Grandson and I set the guide rope and he put a couple test pulls on it in full safety gear:

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Then we scored some tasty grilled meats on the deck, and back to set the snatch block and put a pair of strong backs on the guide rope:

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This still green tree was easy work with the pole saw, I scored the face to avoid peeling the bark and then cut the back:

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Once on the ground the timber men stood still for a success picture:

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And out of nowhere a wood pixie showed up and I couldn't turn down a picture:

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Very simple and small tree, but with this kind of help, it was a pleasure to do some Dad work.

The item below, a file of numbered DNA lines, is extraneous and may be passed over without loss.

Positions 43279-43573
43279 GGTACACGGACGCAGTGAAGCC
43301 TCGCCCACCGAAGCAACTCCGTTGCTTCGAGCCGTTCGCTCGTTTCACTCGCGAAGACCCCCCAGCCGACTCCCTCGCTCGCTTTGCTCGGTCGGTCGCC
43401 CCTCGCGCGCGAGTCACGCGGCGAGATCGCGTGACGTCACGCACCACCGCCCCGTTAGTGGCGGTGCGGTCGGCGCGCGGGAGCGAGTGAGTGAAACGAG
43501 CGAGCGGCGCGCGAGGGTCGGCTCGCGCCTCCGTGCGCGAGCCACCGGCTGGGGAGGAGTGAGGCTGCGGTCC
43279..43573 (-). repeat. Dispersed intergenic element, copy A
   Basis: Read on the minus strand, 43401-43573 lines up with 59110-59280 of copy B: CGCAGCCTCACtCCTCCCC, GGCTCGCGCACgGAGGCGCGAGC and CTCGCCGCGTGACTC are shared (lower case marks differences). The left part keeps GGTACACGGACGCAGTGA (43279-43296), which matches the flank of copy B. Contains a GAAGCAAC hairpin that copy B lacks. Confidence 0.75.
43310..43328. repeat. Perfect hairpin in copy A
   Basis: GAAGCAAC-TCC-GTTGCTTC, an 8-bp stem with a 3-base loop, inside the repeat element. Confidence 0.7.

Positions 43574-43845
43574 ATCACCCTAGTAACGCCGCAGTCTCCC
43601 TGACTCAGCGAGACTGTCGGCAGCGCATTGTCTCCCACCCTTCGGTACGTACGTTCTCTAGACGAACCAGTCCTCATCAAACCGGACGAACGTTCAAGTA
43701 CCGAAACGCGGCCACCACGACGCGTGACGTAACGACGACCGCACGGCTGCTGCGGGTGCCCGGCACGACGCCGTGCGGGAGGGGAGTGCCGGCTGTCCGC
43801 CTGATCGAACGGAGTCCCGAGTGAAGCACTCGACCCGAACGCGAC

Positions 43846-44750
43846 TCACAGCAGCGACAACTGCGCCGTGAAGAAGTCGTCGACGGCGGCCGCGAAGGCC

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Nice!

Mike
 

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Discussion Starter · #433 ·
Just like many of my posts begin: Yesterday while hiking in the woods I heard chainsaws and a chipper, so Scout and I meandered in that direction and watched a crew working on large oaks on a property just across the road from the woods. I was intrigued by the tow behind lift they were using and watched for a while as a single arborist navigated up, down, across, and around a tree as he ascended and cut limbs with a top handle saw. Then I was hyper-impressed when he lowered his platform to the tow position to move on to another tree. Instead of climbing down and re-hitching to his truck to move it he deployed the traction drive on his lift, and while still in his platform, raised the hydro stabilizers, and "drove" his lift to the next tree. Well, knock me down with a feather. I need one of these!

 

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Wow! I've used a rented towable lift, but had no idea self-propelled ones were built!

I don't know that I'd want to be in the bucket unless driving across flat, level pavement, though.

Mike